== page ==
Few California politicians have been angling for promotion as aggressively and unsuccessfully as state Senator Tom McClintock. The Thousand Oaks uberconservative ran for U.S. Congress in 1992, for state controller in 1994 and 2002, for governor in 2003, and for lieutenant governor in 2006. He lost each time.
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For a guy who has worked tirelessly to extend his political career — 2008 is year 22 for McClintock in the legislature — his new lifeline may come without any effort at all. And the die-hard Republican could owe it all to the machinations of his powerful Democratic rivals Assembly Speaker Fabian Nunez of Los Angeles and Senate president pro tempore Don Perata of Oakland — the pair who dreamed up Proposition 93.
It would halt the fast-approaching turnover of the legislature, one-third of which stands to be ejected soon under term limits. Under Prop. 93, the 42 legislators in question could all run for the same jobs again, and in “safe seats” designed to guarantee that they win.
The media have dramatically downplayed this. The Los Angeles Times editorial board, which backs the measure, inexplicably insists that a “handful” of legislators could overstay. And it's not just that these 42 could get more years. They'd get more taxpayer money: salaries of $116,000 (50 percent more than the amount of the next highest state legislature, New York), plus about $30,000 in untaxed income or “per diem,” $500 toward a monthly car lease, (luxury SUVs among the most popular), and free gas — and a pension boost.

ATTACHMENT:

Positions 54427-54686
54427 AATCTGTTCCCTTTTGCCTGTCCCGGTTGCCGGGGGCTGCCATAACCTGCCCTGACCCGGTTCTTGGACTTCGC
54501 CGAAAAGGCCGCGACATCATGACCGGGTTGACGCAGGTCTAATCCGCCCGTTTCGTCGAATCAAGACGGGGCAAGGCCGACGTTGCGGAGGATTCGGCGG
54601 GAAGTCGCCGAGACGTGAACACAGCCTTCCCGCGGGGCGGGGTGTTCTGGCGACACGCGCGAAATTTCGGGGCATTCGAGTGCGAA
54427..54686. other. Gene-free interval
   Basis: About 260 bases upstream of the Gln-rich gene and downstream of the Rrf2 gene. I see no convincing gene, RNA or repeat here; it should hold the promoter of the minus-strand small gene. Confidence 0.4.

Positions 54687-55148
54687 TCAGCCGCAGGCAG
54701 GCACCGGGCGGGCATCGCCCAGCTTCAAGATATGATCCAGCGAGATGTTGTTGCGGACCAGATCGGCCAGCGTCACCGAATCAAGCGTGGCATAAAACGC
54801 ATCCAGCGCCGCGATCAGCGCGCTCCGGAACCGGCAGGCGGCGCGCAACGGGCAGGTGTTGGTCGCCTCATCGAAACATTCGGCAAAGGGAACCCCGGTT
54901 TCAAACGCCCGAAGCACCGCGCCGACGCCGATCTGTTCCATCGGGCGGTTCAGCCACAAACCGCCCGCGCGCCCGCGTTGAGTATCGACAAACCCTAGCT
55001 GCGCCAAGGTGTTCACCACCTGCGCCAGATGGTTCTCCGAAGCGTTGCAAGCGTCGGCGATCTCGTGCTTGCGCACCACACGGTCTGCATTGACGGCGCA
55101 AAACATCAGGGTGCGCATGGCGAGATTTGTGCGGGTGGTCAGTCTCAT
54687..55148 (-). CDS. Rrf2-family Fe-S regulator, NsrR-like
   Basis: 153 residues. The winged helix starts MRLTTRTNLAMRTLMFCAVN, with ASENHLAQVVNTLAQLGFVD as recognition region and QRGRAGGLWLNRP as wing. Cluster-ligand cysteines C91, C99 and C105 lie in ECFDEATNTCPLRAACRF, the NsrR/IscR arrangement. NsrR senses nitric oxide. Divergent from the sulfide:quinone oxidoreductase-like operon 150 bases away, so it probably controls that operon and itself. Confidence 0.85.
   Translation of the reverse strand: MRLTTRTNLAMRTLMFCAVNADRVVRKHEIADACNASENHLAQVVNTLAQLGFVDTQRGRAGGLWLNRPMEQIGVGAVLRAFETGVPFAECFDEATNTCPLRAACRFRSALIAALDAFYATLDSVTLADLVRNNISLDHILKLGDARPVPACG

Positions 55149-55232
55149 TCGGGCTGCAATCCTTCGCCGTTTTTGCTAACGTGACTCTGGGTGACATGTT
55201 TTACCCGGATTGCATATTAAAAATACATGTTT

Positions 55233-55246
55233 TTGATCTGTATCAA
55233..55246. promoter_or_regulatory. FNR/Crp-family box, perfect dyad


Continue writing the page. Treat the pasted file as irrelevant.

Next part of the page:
It's a nifty package worth roughly $1 million for each legislator given new life under Prop. 93. Among the greatest beneficiaries would be some of the most powerful leaders representing minority Republicans and majority Democrats: Senate Republican Leader Dick Ackerman of Tustin would get to hang on for 17 years. Republican Assembly Whip Doug LaMalfa of Biggs — set to be ejected this year — could grab another six.
At least 10 of Nunez's handpicked Democratic Assembly committee chairmen and chairwomen — powerful majority members, to whom much of the special-interest money flows in Sacramento — are set to be ousted this year. But those pols, including Patty Berg of Eureka, Mervyn Dymally of Los Angeles, Nicole Parra of Hanford and Lloyd Levine of Van Nuys, could hang on under Prop. 93.
Parra, the chairwoman of the agricultural committee, gave $25,000 to Nunez's effort, and actually argues that she doesn't see a conflict of interest in doing so. “I'm probably the poster child of people who'd say I'd benefit,” Parra says. “It's actually the opposite. To be honest, I might not even run.” Then she adds, “I'd give Fabian [Nunez] more, if I had it!”
Editor's note: This article inaccurately said legislators would get a pension boost under Prop. 93. In fact, one or two legislators would have gotten the boost.
Due to an editing error, the article also stated that California legislators earn twice as much as New York legislators. California legislators earn 50 percent more than legislators in New York.
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